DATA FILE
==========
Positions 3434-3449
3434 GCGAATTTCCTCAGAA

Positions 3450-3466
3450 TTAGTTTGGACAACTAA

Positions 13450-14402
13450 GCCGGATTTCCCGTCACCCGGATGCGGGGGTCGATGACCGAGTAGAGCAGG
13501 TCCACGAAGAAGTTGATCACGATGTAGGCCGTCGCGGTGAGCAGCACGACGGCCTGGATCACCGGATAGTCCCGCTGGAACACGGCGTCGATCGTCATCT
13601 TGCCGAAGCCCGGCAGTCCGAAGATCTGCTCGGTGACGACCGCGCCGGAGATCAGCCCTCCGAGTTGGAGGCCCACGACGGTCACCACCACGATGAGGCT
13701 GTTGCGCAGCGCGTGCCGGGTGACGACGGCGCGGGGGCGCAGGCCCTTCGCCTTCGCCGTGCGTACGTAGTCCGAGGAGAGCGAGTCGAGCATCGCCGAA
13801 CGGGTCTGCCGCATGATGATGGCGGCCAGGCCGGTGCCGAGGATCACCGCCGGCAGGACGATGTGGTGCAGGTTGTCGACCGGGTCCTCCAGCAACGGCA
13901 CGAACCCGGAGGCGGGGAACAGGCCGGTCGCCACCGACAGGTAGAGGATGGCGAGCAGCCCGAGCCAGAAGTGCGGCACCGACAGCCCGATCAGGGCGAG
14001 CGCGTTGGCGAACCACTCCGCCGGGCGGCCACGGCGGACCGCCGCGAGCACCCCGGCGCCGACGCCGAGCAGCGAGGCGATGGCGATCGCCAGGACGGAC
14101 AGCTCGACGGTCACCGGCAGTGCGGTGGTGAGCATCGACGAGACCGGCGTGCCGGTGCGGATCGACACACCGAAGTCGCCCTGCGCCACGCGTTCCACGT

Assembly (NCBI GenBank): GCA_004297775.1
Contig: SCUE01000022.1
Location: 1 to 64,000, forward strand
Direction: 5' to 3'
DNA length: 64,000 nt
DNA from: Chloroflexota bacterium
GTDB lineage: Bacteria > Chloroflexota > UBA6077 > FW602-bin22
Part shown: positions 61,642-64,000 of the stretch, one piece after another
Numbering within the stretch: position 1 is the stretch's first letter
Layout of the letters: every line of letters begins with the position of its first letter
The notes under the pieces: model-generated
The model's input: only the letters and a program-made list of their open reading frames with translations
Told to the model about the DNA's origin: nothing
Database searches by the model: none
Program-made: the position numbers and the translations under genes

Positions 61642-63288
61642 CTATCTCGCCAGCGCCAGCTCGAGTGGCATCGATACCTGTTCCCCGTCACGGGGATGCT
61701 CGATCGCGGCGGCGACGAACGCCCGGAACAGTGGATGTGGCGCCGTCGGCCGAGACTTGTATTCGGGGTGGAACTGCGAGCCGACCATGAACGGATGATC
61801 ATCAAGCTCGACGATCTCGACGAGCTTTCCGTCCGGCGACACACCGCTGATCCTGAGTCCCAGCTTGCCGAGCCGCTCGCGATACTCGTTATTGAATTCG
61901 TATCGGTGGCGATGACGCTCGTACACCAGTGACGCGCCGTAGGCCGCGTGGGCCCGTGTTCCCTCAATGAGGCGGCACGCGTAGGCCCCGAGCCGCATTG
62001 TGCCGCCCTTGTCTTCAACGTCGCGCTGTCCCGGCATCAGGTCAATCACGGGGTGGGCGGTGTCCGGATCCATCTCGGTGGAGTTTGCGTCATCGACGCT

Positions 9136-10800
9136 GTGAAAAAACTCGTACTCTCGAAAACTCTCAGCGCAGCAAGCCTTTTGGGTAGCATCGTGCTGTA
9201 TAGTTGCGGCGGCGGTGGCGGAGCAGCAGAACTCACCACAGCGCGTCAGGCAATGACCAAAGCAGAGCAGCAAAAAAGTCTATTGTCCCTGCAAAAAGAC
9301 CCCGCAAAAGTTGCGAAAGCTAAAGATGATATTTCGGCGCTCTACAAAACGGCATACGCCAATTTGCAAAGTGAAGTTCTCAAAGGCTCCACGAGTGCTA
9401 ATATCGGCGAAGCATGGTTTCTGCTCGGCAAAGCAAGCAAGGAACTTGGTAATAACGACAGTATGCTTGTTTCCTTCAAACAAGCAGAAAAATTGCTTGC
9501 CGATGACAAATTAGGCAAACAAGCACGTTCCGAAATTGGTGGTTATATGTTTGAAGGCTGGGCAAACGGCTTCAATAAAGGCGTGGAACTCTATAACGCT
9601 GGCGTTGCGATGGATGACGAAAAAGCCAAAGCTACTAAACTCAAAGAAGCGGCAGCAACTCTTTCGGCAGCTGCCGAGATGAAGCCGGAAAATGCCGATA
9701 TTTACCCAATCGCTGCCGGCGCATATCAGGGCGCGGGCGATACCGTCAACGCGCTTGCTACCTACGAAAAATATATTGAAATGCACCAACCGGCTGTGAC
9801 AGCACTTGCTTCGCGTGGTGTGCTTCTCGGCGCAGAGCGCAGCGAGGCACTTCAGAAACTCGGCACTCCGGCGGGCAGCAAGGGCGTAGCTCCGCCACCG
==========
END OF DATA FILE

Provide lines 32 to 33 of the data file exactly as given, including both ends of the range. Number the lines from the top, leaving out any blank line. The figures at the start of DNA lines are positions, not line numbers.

61801 ATCAAGCTCGACGATCTCGACGAGCTTTCCGTCCGGCGACACACCGCTGATCCTGAGTCCCAGCTTGCCGAGCCGCTCGCGATACTCGTTATTGAATTCG
61901 TATCGGTGGCGATGACGCTCGTACACCAGTGACGCGCCGTAGGCCGCGTGGGCCCGTGTTCCCTCAATGAGGCGGCACGCGTAGGCCCCGAGCCGCATTG